Figure 1. Methionine and folate cycles. Substrates: BET: Betaine; CHOL: choline; dMGN: di-methylglycine; dSAM: decarboxylated S-adenosylmethionine; GN: glycine; HCY: homocysteine; MeTHF: 5,10-methylenetetrahydrofolate; MHMT: methyltetrahydrofolate homocysteine methyltransferase; PC: phosphatidylcholine; PE: phosphatidylethanolamine; SAH: S-adenosylhomocysteine; SAM: S-adenosylmethionine; SN: sarcosine; THF: tetrahydrofolate. Enzymes: BHMT: Betaine homocysteine methyltransferase; CBS: cystathionine beta-synthetase; GNMT: glycine methyltransferase; MATI/III: methionine adenosyltransferase I/III; MATII: methionine adenosyltransferase II; MHMT: methyltetrahydrofolate homocysteine methyltransferase; MT: methyltransferases; MTHFR: 5-methyltetrahydrofolate reductase; ODC: ornithine decarbosylase; PEMT: phosphoethanolamine methyltransferase; SAHH: S-adenosylhomocyteine hydroxylase; SNDH: sarcosine dehydrogenase; SARDH: sarcosine dehydrogenase.
GNMT catalyzes the methylation by SAM of glycine that is transformed to dimethylglycine (sarcosine). The re-synthesis of glycine catalyzed by sarcosine dehydrogenase (SARDH) is coupled to the transformation of THF into MeTHF [Figure 1]. GNMT binds to MTHF and in turn, is inhibited by MTHF. Thus, GNMT induces MTHF retention, is involved in homocysteine generation, and allows MTHF-dependent re-methylation of homocysteine, thus contributing to the regulation of methyl group metabolism[8-10].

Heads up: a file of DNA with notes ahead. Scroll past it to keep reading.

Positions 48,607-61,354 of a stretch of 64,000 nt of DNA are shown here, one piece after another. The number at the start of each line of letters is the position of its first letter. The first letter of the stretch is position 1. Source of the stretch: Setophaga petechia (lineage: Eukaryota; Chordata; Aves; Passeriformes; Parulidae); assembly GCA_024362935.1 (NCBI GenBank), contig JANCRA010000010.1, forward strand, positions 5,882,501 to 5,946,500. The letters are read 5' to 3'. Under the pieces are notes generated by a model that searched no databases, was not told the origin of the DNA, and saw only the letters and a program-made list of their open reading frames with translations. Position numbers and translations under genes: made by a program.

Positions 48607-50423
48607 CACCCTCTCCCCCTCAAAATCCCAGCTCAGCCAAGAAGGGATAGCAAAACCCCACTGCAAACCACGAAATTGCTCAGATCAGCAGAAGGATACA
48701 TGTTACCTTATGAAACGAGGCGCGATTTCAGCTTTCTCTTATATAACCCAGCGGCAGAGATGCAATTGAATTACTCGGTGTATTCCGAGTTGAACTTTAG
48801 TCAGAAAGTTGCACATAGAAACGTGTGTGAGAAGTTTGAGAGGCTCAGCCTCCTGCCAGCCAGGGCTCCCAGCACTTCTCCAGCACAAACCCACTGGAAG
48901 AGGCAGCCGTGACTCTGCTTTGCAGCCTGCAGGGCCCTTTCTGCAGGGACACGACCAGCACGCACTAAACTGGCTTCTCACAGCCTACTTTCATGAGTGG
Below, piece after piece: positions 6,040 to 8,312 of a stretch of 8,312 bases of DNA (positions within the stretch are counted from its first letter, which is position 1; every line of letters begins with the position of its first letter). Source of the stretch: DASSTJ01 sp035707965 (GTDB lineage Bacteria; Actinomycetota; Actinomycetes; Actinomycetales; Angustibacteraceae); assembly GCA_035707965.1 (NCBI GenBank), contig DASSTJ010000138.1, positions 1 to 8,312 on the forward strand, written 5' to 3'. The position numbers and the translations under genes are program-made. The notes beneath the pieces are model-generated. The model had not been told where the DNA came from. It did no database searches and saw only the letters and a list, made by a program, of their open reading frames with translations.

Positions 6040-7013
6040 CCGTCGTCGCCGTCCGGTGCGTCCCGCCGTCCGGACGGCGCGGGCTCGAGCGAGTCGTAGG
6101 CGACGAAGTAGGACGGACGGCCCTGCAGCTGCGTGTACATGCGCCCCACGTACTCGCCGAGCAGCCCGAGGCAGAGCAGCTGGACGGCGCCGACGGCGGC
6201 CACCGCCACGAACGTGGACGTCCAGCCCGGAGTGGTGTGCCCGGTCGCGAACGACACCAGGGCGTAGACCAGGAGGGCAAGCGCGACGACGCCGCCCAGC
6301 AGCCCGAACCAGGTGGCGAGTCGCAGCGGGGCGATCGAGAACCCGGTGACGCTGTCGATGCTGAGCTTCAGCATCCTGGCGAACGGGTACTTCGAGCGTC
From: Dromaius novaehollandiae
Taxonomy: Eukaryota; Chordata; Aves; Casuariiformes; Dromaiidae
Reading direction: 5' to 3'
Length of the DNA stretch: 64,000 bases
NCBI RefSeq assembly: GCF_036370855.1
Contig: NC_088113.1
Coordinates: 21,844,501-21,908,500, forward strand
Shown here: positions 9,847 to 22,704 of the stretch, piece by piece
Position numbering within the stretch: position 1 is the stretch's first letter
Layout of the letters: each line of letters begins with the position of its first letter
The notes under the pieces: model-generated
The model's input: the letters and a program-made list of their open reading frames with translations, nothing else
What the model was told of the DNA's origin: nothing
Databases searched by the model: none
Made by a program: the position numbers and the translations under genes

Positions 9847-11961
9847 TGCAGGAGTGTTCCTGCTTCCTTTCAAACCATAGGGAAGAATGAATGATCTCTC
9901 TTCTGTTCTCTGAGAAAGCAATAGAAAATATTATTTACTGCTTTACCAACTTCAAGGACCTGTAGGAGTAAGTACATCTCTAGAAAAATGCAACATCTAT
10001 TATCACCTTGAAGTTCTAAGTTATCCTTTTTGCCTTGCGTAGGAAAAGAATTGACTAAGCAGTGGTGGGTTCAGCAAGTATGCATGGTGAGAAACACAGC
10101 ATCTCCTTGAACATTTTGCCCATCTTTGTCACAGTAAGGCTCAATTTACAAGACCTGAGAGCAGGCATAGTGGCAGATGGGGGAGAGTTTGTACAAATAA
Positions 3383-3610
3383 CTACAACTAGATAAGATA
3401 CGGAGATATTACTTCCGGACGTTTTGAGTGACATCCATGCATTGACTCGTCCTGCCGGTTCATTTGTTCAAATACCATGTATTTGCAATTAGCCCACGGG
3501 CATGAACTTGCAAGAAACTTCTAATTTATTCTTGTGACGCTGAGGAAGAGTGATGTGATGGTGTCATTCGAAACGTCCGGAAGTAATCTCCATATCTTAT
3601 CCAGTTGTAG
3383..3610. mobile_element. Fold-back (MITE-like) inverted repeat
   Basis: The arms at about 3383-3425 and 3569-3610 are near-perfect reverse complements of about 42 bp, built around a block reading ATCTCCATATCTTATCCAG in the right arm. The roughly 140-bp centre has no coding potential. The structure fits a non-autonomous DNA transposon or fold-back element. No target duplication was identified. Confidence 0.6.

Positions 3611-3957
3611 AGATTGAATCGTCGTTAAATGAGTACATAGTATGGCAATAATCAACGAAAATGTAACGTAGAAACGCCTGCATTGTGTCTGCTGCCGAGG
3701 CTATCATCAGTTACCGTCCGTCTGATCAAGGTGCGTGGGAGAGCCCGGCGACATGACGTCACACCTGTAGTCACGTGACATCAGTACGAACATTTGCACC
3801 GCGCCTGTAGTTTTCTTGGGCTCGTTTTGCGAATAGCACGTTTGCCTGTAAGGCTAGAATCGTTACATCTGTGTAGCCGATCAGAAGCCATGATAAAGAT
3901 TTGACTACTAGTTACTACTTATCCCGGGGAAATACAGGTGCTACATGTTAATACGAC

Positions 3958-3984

The methionine and folate cycles undergo multiple interactions with cell metabolism [Figure 2]. SAM “long range interactions” involve the stimulation of GSH synthesis from HCY and the inhibition of BHMT[11-13] and MTHFR[14,15]; and therefore to methionine re-synthesis as well as of purine and deoxythymidilate synthesis. In addition, GNMT regulates the SAM/SAH ratio and SAM-dependent methyl transfer reactions. The Km value of GNMT for SAM is relatively high, and GNMT is poorly inhibited by SAH because its Ki value for SAH (35-80 μM) is higher than that for other SAM-dependent methyltransferases that are highly inhibited by SAH[8,13]. Thus, GNMT is active at SAM and SAH physiological levels (0.1-0.2 μmol/g and 0.02-0.06 μmol/of the liver, respectively). Its activity may influence SAM/SAH ratio and the activity of other methyltransferases. Besides, GNMT protein binds folate and is inhibited by MTHF[8-11,16]. The inhibition of MTHFR by SAM causes the decrease of free MTHF and is followed by the dissociation of GNMT-MTHF complex[13,16]. The rise of free GNMT avoids excessive SAM rise. On the contrary, due to the decrease in SAM concentration, MTHFR inhibition is released, MTHF availability rises, and the free GNMT falls. Therefore, by increasing the cellular folate level and thus the MTHFR-dependent homocysteine re-methylation, GNMT acts as a “salvage pathway”.
Figure 2. SAM long-range interactions. BET: betaine; BHMT: betaine homocysteine methyltransferase; CHOL: choline; dMGN: dimethylglycine; HCY: homocysteine; MATI/III: methionine adenosyltransferase I/III; MATII: methionine adenosyltransferase II; dMGN: di-methylglycine; GN: glycine; GNMT: glycine methyltransferase; MHMT: methyltetrahydrofolate homocysteine methyltransferase; Me-THF: 5,10-methylenetetrahydrofolate; PC: phosphatidylcholine; PE: phosphatidylethanolamine; SAH: S-adenosylhomocysteine; SAM: S-adenosylmethionine; SN: sarcosine. Red arrows indicate activation; red blunt arrows indicate inhibition.